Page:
For Greta Garbo and Virginia Woolf, cigars were an eccentric indulgence. Now they have become a fad, writes Karen Kissane.
NO WONDER cigar smoking has always been a guy thing. It takes some confidence to partake publicly of such an evil-smelling indulgence. If a human body produced in company the sorts of fumes given off by cigars, its owner would leave the room covered in blushes. But now, it seems, women have come an even longer way, baby; in New York and London, those wombs of the trend, cigars are back, cigars are cool, and women are smoking them.
Forget Winston Churchill and Groucho Marx; we’re talking Demi Moore, Whoopi Goldberg, Madonna. Images of cigar-chomping women are also turning up here; New Woman magazine has one on its index page this month. It will not help health campaigners who are already struggling to make an impact on women’s smoking rates.
There have always been avant-garde women with a taste for cigars, such as Virginia Woolf and Greta Garbo, but their indulgence was a flirtation with personal eccentricity. This is a trend. There is a mini-boom in cigar-smoking among America’s well-heeled of both sexes: New York has cigar clubs, cigar bars and cigar dinners. In Los Angeles, women cigar-lovers have formed their own association named after George Sand, the 19th-century French writer.
It is, after all, one of the safer ways left to be wicked.
And it has always had a certain social cachet, with lingering associations of late nights in gentlemen’s clubs over glasses of expensive liqueur, of satin smoking jackets and stuffed leather couches, of a pleasured, leisured, privileged class.
Kate, a 20-something Melbourne professional, confesses to loving cigars for “the color and the smell and the associations of being secluded and genteel and private, the whole smoking- lounge thing, where men could retire to the smoking lounge and leave the crowd behind and discuss the world. My Dad was always in that mood when he smoked a cigar; cigarettes were an everyday thing.”
Her father used to give her the occasional puff when she was a child; she used to buy them for him at Christmas and now she buys them for herself. “I’ve only ever smoked them when I’ve been drunk. I like everything about them; I like the smell and the taste and the wooden boxes they come in with the thin paper lining that smells of tobacco . . . Rather than the really big ones, you can get the little cigarillos.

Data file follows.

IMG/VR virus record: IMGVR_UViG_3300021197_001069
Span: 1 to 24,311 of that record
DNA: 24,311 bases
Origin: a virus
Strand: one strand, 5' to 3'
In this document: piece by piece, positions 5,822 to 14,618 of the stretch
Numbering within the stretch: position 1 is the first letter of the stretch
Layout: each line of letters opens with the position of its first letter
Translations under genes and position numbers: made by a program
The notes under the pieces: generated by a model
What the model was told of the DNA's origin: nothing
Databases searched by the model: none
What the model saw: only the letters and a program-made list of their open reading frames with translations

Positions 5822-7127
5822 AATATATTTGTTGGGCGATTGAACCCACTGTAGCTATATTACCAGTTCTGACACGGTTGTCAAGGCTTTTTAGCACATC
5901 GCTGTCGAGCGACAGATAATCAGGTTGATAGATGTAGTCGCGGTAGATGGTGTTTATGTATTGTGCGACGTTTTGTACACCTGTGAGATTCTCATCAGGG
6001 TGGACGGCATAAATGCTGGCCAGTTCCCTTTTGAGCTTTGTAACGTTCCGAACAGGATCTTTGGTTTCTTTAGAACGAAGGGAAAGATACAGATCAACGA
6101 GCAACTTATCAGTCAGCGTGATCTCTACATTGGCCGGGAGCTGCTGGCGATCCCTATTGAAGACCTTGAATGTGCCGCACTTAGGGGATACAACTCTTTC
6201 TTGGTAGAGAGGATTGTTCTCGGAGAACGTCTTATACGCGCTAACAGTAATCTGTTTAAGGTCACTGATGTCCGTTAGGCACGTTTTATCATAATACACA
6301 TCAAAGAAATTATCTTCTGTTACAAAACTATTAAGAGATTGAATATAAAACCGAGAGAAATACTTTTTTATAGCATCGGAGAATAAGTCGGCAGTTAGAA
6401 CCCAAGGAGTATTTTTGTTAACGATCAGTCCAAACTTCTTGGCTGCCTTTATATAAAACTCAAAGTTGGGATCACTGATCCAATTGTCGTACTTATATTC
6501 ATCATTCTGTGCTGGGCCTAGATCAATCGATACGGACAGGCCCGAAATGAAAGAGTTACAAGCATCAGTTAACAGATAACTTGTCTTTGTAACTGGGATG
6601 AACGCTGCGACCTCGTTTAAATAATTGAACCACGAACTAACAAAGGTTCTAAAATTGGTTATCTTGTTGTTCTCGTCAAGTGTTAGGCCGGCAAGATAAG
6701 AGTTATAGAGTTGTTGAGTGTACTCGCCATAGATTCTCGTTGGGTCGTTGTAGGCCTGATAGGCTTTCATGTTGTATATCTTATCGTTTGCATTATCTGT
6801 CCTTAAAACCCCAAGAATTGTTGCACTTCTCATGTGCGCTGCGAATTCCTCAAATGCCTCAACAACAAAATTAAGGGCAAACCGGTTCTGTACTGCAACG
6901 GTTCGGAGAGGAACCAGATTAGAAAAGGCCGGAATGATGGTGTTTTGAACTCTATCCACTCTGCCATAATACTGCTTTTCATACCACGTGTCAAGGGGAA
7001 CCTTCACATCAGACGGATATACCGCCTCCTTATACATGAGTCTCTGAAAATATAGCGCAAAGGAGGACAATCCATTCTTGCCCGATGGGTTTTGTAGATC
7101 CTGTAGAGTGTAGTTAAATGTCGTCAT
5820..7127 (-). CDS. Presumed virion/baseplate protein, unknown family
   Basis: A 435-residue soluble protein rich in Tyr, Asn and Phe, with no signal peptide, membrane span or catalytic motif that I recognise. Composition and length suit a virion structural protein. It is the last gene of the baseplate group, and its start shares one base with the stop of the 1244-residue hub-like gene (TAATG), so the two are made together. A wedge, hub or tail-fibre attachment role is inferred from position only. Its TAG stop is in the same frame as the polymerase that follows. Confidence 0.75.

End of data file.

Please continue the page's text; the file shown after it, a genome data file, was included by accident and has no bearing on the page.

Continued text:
Sometimes I buy the big ones that come in silver tubes, Romeo y Julieta.”
Jenny, who is at home with a child and married to a busy Sydney executive, took up cigars to keep her husband company when they have a drink together at the end of the day. She smokes two or three small, mild Cafe Cremes a week. “I used to be a cigarette smoker, years and years ago, and I gave them up for health reasons. With my cigar I just hold it, really, and have the occasional little suck. There’s no way you could do a drawback. There couldn’t be any damage done to my lungs.” For her, cigars are associated with sundowners on the veranda or on their boat, with their special time as a couple.
While even Freud acknowledged that, sometimes, a cigar is just a cigar, for men as well as women the associations are important. Cigar fancier Richard was drawn to them during his prepubescent years while watching James Garner playing that urbane charmer, Bret Maverick, smoking cigars. He smokes cheroots, which he says are long but not torpedo-like, and if enjoying a cigar after dinner he does not hesitate to offer one to any women present.
In America, the cigar’s newly glam image is further glossed by the magazine Cigar Aficionado, which carries a mix of classic upmarket men’s magazine stories and pieces on cigar etiquette, cigar reviews, and cigar-friendly restaurants. It brags that the new cigar-smoker earns an average of $US185,000 a year and is worth about $US1.5 million. The magazine has organised scores of Big Smokes, restaurant parties in which a menu of cigars is chosen to complement the menu of dishes.
Australia had one of its most-publicised cigar dinners earlier this year at Sydney’s Ritz-Carlton Hotel, where 40 men and five women sat down to a $200-a-head dovetailing of food, wine and cigars. Also in Sydney, the Hotel Intercontinental has set up a cigar room with a humidor, which is to a cigar- lover what a cellar is to those who cherish their wine. It protects the fragile beasties in this case, all $30,000 worth of them with precisely controlled temperature and humidity.
Melbourne has had twice-yearly cigar dinners since 1993 and, with the help of tobacco retailers, has just established its own Cigar Society. Australian importers are not expecting the overseas trend to have much impact on the market here; we smoke between 45 and 50 million cigars a year and the figures are declining. Garry Browne, the deputy managing director of importers Stuart Alexander, says this is largely due to price rises. The popular Henri Wintermans Corona Deluxe is now $5, and the most expensive Davidoff is $58.
But customers might also be wary of the bad juju on the health front. Anne Learmont of the Quit campaign says that women’s rate of smoking is dropping by only one or two per cent a year, compared to 10 to 15 per cent for men, even though it can give women fertility problems and complications in pregnancy.
Learmont agrees that most cigar smokers protect their lungs by not drawing back but says that it can still cause oral cancer and cancer of the gum and tongue. What does that mean? “Your teeth fall out, among other things,” she says.
One decade a girl’s fashion statement is her cigar; the next, it’s a set of dentures. Whatever you may think of the first, the second is definitely not a good look.
First published in The Age.